Michael Pardue holds a piece of a tombstone found under his Nashville home three years ago. Unearthing the old grave marker inspired him and his family to turn the home into a haunted house every Halloween.
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Telegram photo / Hannah Potes

Michael Pardue holds a piece of a tombstone found under his Nashville home three years ago. Unearthing the old grave marker inspired him and his family to turn the home into a haunted house every Halloween.

Haunted houses: Best thrills come with chills

By Tyler Kes

Staff Writer

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A group of teenagers slowly are working its way through the dark forest, which occasionally is lit by beams of moonlight. In the distance, behind them, all around them, terrifying sounds can be heard. Grinning clowns with smiles twice the normal size and hands holding sharp knives lurk in every shadow.

The teens’ hearts beat faster and faster the longer they stay in the maze. Will they ever make it out, and if they do, will they ever be the same again?

This is not a scene from the newest slasher movie, however, and it is not a pagan-like ritual as seen in works like Shirley Jackson’s “The Lottery.” No, it is just a fun way for families and friends to spend Halloween: by going to haunted attractions.
 
Why would someone put themselves through the emotional roller coaster that is modern seasonal entertainment? The reason is simple, said Michael Pardue, who for the last three years has turned his home at 217 E. Church St., Nashville, into a haunted attraction, complete with a maze in the backyard.
 
“I think people just like to get scared,” Pardue said. “Some people will say 'Oh I am a big brave guy, I do not get scared,’ but deep down, you want to get scared.”
 
It is that kind of thinking that has turned what used to be a niche attraction commonly found at firehouse fundraisers into a roughly $400 million dollar industry, according to hauntworld.com, a website that keeps statistics for the haunted attraction industry.
 
Lynn Strickland, owner and operator of the Trail of Terror at the Strickland Farm in Macclesfield, agreed with Pardue.
 
“We just like to be scared this time of year,” she said of the attraction at 7346 Strickland Farms Road.
 
Perhaps that is why there are so many haunted attractions of different types and sizes popping up every October. At the Trail of Terror, which is in its seventh year, customers will walk about three-quarters of a mile through different scenes, showcasing everything from movie characters such as Michael Myers and Jason to more primal fears such as clowns and creepy swamps.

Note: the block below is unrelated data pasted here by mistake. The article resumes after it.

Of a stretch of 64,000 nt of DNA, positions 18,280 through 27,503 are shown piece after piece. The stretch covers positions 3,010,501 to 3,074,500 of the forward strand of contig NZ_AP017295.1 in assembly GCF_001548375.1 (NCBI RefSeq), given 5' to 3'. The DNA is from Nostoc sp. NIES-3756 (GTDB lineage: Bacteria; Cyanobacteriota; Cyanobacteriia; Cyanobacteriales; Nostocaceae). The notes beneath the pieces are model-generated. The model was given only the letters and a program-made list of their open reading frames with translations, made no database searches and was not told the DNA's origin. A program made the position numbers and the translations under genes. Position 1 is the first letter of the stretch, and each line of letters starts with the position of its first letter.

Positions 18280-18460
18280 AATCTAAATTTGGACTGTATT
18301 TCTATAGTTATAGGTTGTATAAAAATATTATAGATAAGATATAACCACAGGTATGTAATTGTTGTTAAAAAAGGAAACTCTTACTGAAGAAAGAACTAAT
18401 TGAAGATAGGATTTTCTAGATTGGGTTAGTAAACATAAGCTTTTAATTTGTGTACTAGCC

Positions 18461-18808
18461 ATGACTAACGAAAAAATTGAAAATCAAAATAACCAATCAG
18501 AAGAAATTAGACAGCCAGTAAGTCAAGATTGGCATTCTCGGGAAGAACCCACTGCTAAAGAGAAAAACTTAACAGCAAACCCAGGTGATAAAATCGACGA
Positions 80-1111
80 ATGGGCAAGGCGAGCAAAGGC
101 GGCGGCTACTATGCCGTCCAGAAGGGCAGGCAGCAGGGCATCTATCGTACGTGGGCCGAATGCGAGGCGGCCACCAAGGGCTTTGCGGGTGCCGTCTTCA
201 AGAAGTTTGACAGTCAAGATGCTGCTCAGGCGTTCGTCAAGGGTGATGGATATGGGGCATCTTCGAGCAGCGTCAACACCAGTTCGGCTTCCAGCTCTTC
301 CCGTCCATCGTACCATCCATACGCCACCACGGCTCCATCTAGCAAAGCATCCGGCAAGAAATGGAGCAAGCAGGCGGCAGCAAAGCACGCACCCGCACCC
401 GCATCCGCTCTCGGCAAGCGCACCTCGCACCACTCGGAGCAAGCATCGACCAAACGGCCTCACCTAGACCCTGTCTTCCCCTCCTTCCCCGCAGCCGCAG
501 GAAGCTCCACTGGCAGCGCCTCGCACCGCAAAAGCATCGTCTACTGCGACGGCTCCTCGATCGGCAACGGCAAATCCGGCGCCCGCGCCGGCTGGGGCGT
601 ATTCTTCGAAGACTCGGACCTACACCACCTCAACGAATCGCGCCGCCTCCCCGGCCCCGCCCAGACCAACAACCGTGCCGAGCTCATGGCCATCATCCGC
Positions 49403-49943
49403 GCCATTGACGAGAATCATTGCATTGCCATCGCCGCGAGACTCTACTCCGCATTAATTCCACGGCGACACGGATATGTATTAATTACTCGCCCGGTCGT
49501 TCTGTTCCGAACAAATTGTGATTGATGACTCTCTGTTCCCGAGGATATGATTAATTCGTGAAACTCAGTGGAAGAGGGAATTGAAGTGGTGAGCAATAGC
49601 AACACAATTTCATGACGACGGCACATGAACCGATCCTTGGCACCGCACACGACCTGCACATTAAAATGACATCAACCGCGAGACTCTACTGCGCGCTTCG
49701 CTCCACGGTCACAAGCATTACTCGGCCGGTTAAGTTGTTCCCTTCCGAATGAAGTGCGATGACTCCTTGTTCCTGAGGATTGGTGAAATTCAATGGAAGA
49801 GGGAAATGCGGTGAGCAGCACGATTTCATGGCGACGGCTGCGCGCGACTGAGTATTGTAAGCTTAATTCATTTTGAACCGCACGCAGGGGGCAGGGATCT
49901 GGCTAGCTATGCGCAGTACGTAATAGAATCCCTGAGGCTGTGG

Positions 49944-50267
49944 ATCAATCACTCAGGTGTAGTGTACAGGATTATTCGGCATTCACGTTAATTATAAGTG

The Trail of Terror structures are more permanent, too.
 
“We normally start about August, but a lot of the stuff stays up throughout the year,” Strickland said. “We have people who come back every year, and we do not want to give them the same thing every time. We get close to 2,000-2,500 people each season.”
 
Pardue’s home, on the other hand, will see a slightly smaller number, but do not let that fool you into thinking it is of a lesser quality. He has improved the haunted house every year, and this season will see a new addition.
 
“We are adding lasers this year, some projections that we’ve not had before,” Pardue said. “We are mounting our TVs and fake walls, and creating some pictures that talk and interact with the customers.”
 
 
In addition to different sizes, it is also important to remember haunted attractions have varying levels of scariness. While this is subjective, most attractions have a certain age threshold that is recommended.
 
At the Pardue house, it is recommended customers be at least 10 years old and at Trail of Terror the age is 12. Strickland also does not recommend attending if you are pregnant.
 
Some places, such as the haunted attraction run by the Tri-County Arts Booster Club, will tailor their scare level to you.
 
“We do different scare levels, so sometimes kids come through and we turn on the lights and if they can handle it we turn them off. The adults, they come running out screaming and pushing people over,” said June Fenton, who works with the club to set up the attraction at 1964 Stone Rose Drive.
 
While the haunted attraction industry might be much larger than it was when it began, it has not outgrown its charitable roots. Hauntworld.com estimates 80 percent of haunted attractions are run by charities or for fundrasing purposes, raising tens of millions of dollars nationwide.
 
The haunted house run by the Tri-County Arts Booster Club fund raises for the club, and Pardue divides the proceeds among the high school clubs that volunteered for the event, while also donating money to pancreatic cancer research. The Trail of Terror began as a fundraiser for a local softball team, but is for profit now.